Cookies on this website
We use cookies to ensure that we give you the best experience on our website. If you click 'Continue' we'll assume that you are happy to receive all cookies and you won't see this message again. Click 'Find out more' for information on how to change your cookie settings.

Zhou, Y. et al.

bioRxiv 2020.02.12.945576 (2020) doi:10.1101/2020.02.12.945576.

Summary

Peripheral blood samples from patients infected by Covid-19 show a decrease in lymphocytes, specifically CD8+T cells in ICU-patients. However, the lymphocytes show a more activated phenotype especially viral exhausted T-cells subsets co-expressing Tim-3 and PD-1. Covid-19 patients show an increase of activated GM-CSF CD4+Th1 cells and inflammatory CD14+CD16+ monocytes with high IL-6 expression. Reported immunological changes are more pronounced in ICU-admitted COVID-19 patients versus non-ICU patients. Data suggests that excessive and aberrant immune cell infiltration as part of an exaggerated immune response results in severe lung pathology. Monoclonal antibodies targeting GM-CSF or IL6 receptor may be viable strategies to curb immunopathology.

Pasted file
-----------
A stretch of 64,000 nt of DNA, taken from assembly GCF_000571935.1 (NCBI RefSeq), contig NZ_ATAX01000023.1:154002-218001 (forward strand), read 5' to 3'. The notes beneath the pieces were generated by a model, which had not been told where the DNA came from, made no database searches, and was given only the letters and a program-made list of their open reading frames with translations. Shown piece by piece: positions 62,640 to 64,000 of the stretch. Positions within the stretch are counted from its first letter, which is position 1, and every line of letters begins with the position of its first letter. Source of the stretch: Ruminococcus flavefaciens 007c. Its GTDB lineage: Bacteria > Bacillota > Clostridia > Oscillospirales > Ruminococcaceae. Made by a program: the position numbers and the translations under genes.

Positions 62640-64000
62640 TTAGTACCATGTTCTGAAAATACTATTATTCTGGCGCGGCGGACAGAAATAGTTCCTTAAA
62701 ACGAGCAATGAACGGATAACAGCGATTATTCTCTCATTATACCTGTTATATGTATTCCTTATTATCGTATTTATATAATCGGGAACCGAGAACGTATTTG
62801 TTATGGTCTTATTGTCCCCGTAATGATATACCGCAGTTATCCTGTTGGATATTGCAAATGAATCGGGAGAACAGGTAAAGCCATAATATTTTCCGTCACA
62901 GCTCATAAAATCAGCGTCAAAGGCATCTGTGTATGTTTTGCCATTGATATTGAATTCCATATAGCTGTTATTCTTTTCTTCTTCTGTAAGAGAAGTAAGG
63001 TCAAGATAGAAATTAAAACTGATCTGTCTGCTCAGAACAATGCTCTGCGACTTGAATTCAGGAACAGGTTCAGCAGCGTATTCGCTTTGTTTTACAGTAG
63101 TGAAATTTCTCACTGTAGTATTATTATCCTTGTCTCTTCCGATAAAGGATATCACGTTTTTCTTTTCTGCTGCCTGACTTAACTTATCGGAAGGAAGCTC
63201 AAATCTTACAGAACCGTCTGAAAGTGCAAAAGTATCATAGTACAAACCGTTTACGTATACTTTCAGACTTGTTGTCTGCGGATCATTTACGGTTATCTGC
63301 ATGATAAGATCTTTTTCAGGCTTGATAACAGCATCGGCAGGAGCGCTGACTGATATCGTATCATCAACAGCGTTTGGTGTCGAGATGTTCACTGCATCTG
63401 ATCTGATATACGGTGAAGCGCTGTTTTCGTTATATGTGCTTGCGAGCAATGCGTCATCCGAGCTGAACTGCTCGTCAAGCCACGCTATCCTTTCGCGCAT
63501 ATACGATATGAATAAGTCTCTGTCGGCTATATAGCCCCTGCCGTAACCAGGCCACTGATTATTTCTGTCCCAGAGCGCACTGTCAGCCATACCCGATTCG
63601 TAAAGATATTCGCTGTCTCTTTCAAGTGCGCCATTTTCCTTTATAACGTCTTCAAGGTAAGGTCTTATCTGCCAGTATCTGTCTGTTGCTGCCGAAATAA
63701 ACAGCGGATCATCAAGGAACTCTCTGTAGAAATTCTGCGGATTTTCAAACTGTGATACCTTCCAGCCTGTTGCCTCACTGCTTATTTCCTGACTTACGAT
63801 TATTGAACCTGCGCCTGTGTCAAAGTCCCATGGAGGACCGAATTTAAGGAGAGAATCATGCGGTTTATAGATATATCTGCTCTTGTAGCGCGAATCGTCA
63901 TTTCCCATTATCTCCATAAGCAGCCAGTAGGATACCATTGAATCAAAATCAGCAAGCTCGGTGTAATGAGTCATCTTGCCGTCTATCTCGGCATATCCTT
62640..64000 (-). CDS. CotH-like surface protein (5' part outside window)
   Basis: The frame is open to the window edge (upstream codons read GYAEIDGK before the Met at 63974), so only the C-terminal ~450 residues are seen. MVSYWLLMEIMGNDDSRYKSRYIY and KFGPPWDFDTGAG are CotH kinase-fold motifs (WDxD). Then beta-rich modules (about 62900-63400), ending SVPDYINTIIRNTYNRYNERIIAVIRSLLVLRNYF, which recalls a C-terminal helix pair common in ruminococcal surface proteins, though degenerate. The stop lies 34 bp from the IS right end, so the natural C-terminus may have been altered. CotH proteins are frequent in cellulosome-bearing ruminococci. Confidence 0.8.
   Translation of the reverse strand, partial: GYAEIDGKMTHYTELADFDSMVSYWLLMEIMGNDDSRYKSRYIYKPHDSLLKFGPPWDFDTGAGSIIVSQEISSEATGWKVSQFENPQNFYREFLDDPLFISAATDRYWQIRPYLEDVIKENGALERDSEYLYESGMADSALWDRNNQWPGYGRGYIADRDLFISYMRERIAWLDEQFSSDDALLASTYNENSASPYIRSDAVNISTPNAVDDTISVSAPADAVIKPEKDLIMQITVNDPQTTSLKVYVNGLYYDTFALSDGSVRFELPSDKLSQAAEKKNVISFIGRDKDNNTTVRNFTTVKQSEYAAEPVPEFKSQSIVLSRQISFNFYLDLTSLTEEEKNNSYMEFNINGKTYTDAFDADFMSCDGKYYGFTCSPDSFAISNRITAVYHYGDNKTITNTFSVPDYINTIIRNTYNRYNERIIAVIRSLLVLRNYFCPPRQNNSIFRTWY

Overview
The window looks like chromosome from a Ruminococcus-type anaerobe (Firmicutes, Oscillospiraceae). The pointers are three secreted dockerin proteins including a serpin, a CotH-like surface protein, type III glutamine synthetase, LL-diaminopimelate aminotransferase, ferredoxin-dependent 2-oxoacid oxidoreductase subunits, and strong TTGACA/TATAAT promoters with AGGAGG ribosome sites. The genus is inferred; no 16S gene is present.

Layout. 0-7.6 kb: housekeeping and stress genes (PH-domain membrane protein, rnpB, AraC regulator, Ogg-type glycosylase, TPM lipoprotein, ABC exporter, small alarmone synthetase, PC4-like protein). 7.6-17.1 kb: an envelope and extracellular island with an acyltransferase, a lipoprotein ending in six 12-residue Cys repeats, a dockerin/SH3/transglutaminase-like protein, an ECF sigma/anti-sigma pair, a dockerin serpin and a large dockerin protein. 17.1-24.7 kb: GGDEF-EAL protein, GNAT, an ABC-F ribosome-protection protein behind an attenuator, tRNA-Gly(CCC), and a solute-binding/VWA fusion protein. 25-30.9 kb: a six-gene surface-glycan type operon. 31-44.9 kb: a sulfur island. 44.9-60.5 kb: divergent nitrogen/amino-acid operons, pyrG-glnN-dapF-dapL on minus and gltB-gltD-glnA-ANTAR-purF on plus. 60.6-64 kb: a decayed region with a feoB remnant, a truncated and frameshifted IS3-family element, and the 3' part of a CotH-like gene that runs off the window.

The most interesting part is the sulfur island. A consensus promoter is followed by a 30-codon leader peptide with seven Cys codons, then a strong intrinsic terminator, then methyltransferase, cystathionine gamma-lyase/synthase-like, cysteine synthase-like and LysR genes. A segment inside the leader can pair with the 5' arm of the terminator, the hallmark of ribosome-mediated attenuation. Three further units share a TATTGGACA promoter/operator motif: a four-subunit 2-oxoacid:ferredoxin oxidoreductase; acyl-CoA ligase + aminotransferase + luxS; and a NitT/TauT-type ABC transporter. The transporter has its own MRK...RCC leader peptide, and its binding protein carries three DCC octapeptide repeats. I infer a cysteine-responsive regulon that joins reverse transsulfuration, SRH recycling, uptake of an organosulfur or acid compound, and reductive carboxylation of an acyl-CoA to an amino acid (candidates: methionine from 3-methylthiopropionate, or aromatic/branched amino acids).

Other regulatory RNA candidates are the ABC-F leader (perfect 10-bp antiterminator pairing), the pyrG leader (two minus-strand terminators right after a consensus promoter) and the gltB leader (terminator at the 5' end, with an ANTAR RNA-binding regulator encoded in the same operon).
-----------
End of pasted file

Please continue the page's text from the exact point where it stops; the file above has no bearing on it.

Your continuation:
Research highlights

  1. Increase of CD4+Th1 cells producing GM-CSF and IL-6 in patients infected with Covid-19
  2. Increase of CD14+CD16+ monocytes with high IL6 expression. Activated immune cells play immune damaging role.
  3. ICU vs non-ICU cases distinguished by high GM-CSF from CD4+ T cells and high IL6 from CD14+ CD16+ monocytes

Research Impact

For serological detection of SARS-COV-2

Yes, they show an increase of cytokines (IL-2, IL-7, IL-10, G-CSF, IP10, MCP-1, MIP1A, TNF-a), an increase in C-reactive protein, alanine aminotransferase, aspartate aminotransferase, lactate dehydrogenase. A decrease of haemoglobin and albumin.

For treatment of SARS-COV-2 positive individuals

Yes, targeted immunomodulation which reduces the cytokine storm such as monoclonal antibodies that target GM-CSF or IL6 receptor may help ameliorate pulmonary inflammation.

Methodology

Flow cytometry

Strengths and weaknesses of the paper

Strengths:

Work carried out on hospitalised patients with confirmed infection of Covid-19. Patients infected with Covid-19 stratified according to ICU vs non-ICU and compared to healthy controls. Appropriate statistics used and high n numbers (n=10-21). Comparison of cytokine markers from SARS and MERS to Covid-19.

Weaknesses:

Study compares ICU vs non-ICU cases but doesn’t present data representing the majority of COVID19 infections which is asymptomatic or mild.